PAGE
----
Cowen Managing Director and Senior Research Analyst Vivien Azer joins Yahoo Finance Live to discuss the outlook for the cannabis industry as weed stocks decline.
BRIAN CHEUNG: Well, it has been a bad year across the board for stocks, but one industry that has had a particularly rough go at it, is the cannabis industry. The once high flying stocks getting battered over the last year, despite developments in a number of states toward cannabis legalization.
Let's bring in Vivien Azer, Cowen managing director and senior research analyst, for more on this. Vivian, it's great to have you on the show. Just to kind of baseline here, Aurora Cannabis down 70% year to date, Tilray down 35%, Canopy down 46%. Much steeper than what we've already seen in the broader markets. What's going on with these stocks? Does it really all have to do with the regulatory news headlines out of DC?
VIVIEN AZER: I think it's a-- good to be on. I think it's a combination of underlying fundamentals, as well as a lack of regulatory change. So, importantly, the three companies that you mentioned are all Canadian cannabis companies, so they don't benefit directly from state level regulatory change in the United States. However, the group does tend to trade together, and there has not been any progress in Washington, DC in terms of any kind of legalization whatsoever, which we're not expecting in 2022.
On top of that, we've got some sluggish fundamentals as well. We can see in our proprietary data scrapes that the COVID comps have been quite tough. There was certainly a lot of stimulus in the United States. There was incremental consumption opportunities during the pandemic, certainly in the first year of it. So, in the first quarter of 2022, we are still lapping some stay-at-home comps from last year.
BRIAN CHEUNG: So when you kind of take a look at a lot of the peaks in these stocks, which we saw pre-pandemic, kind of around 2018 or so, you could make the argument at that point, maybe it was just people getting excited about the regulatory headwinds out of DC, perhaps favoring nationwide legalization. I understand the distinction with the Canadian stocks, as you point out. But does that mean that the midterms could be a catalyst for a changing thesis around these stocks if it is, indeed, the case that may be more pro cannabis candidates could end up winning in November?
VIVIEN AZER: Well, the 2018 high was a reflection of the fact that Canada was legalizing for adult use in October of that year. In terms of the midterms, it's really going to come down to the Senate. Our policy expert, Jaret Seiberg, who partners with me on our cannabis research, believes that the House can continue to pass legislation. They have, but control of the Senate is going to be particularly important. And we don't think that there's going to be an elimination of the filibuster. So you have to come up with legislation that not only 50 Democrats will support, but also 10 Republicans.
AKIKO FUJITA: Vivien, when you look at the recent declines in some of these cannabis stocks, the American ones specifically, I mean, to what extent is this about resetting expectations for the likelihood that regulation will not come soon in terms of the federal level?
VIVIEN AZER: I think we're starting to see that from the operators. The messaging out of 1Q '22 earnings season, I think, appropriately tempered some of the enthusiasm that some of the CEOs had been expressing around the potential for regulatory change. At this point, it seems like Safe Banking, which really only provides them access to commercial banking and insurance, is going to be the most likely pathway. So it doesn't provide a meaningful fundamental catalyst. It doesn't eliminate 280E. It certainly doesn't go nearly as far as full legalization. So we're starting to see that, I think, better reflected in the messaging from the companies.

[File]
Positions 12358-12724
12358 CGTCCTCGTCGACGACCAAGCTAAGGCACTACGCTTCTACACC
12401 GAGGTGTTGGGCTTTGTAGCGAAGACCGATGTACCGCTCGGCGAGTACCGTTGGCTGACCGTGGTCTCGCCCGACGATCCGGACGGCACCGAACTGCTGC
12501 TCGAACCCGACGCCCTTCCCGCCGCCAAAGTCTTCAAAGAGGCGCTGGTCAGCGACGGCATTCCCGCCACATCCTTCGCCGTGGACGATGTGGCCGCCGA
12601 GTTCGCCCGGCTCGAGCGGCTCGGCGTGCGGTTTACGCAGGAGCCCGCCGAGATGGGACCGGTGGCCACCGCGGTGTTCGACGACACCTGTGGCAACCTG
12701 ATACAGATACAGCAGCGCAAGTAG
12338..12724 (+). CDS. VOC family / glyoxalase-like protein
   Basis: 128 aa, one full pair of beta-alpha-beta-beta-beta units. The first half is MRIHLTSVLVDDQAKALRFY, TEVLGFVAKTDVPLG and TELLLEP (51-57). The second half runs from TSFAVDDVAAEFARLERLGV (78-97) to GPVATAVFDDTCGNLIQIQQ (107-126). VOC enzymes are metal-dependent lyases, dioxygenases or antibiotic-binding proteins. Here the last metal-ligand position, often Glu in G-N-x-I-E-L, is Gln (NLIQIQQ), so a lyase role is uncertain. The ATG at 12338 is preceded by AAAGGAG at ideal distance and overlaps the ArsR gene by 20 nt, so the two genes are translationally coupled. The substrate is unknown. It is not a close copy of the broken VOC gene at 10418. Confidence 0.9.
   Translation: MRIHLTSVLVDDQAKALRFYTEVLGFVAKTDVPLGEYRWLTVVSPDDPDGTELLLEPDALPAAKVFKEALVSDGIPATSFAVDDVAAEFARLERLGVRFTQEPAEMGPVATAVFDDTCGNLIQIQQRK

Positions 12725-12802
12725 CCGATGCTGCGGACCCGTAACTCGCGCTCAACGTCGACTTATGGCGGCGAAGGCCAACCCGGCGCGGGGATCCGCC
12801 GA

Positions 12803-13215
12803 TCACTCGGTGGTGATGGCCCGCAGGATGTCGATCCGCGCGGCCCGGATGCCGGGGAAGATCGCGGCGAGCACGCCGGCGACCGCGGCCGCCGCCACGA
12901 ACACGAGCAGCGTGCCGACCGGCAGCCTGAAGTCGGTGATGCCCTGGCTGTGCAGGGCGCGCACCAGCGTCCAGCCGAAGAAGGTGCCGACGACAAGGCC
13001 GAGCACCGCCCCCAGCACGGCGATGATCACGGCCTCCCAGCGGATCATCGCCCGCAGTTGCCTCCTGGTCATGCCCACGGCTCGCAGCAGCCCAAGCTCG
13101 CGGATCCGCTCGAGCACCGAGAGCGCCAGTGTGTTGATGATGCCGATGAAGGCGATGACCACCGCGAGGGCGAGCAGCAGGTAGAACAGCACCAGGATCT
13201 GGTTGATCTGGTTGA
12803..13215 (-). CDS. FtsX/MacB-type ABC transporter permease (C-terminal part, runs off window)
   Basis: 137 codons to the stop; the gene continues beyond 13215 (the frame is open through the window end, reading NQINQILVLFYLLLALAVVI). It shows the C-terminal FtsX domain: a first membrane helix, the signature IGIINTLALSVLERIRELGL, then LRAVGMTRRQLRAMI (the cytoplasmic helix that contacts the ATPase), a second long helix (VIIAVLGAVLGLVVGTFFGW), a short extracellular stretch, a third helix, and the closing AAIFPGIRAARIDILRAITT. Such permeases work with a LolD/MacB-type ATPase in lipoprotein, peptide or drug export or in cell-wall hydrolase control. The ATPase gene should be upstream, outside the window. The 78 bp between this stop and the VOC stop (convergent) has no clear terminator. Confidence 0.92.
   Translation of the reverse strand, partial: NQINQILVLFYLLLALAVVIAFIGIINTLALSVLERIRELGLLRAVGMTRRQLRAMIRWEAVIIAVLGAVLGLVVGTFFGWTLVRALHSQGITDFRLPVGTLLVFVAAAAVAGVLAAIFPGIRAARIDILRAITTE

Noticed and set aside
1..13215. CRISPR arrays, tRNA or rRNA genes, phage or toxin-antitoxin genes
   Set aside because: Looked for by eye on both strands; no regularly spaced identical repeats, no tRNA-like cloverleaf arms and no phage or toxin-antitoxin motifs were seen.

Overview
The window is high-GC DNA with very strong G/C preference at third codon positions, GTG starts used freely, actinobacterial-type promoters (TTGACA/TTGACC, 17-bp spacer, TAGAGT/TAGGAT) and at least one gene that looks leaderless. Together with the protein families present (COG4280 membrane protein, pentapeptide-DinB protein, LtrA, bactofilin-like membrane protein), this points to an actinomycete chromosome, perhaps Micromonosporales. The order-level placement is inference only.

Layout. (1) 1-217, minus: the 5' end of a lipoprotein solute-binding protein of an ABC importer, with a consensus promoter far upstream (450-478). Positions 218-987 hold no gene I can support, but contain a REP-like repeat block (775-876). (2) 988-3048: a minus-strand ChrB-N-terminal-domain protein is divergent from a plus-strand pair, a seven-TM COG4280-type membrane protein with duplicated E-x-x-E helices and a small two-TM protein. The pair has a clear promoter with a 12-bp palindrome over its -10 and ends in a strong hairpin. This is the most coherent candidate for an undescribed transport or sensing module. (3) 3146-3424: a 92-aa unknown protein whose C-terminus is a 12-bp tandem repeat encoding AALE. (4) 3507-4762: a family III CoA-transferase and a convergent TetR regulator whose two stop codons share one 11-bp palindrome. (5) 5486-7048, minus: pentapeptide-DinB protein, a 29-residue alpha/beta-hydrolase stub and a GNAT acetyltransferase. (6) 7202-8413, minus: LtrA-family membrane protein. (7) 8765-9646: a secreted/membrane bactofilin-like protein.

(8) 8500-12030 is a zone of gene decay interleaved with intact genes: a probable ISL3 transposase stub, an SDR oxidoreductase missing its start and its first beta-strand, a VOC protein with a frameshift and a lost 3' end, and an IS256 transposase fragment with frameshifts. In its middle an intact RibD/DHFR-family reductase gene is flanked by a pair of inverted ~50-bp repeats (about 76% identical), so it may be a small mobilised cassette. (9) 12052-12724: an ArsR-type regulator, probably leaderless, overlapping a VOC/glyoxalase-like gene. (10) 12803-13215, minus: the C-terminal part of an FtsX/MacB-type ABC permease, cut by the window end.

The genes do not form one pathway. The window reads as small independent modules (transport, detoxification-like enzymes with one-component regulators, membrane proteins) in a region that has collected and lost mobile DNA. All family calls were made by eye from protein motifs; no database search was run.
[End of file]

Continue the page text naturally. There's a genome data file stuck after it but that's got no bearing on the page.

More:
BRIAN CHEUNG: Vivien, I want to ask about just at least the underlying dynamics of demand at play here, irrespective of all that we were just talking about from policy standpoint. You had a nice measure in your recent note about the weighted spot price of flower itself. It's been declining, essentially, over the last, let's call it a year or so. What's behind those trends there? What do you think is that-- does that mean that it's a demand story? Or is there actually perhaps a supply side of that as well?
VIVIEN AZER: There's most definitely a supply story here when you look at the wholesale pricing. So there was a lot of flower that was planted in legal states in 2021. And when that got harvested in October, we went into an oversupply situation. What's interesting is that with that wholesale price deflation, that is translating to lower prices at retail. And that is driving volumes higher.
So consumers are responding to that lower pricing, in particular, against a much more inflationary backdrop for the rest of that consumer's basket. And so, we are continuing to see year over year growth in foot traffic, despite declines in pricing.
AKIKO FUJITA: With that said, Vivien, no question there's still a lot of investors out there who are saying, well, I want to put my money to play here, given the recent dips that we've seen. Which name do you think is the best positioned in the space?
VIVIEN AZER: So we have a strong bias for US operators over the Canadians. It's a much larger addressable market. In 2021, legal sales in the US totaled $25 billion. Our favorite idea amongst the US operators is Green Thumb Industries. They're a multistate operator with exposure to 16 states, including New Jersey, which just legalized for adult use and went commercially live April 21.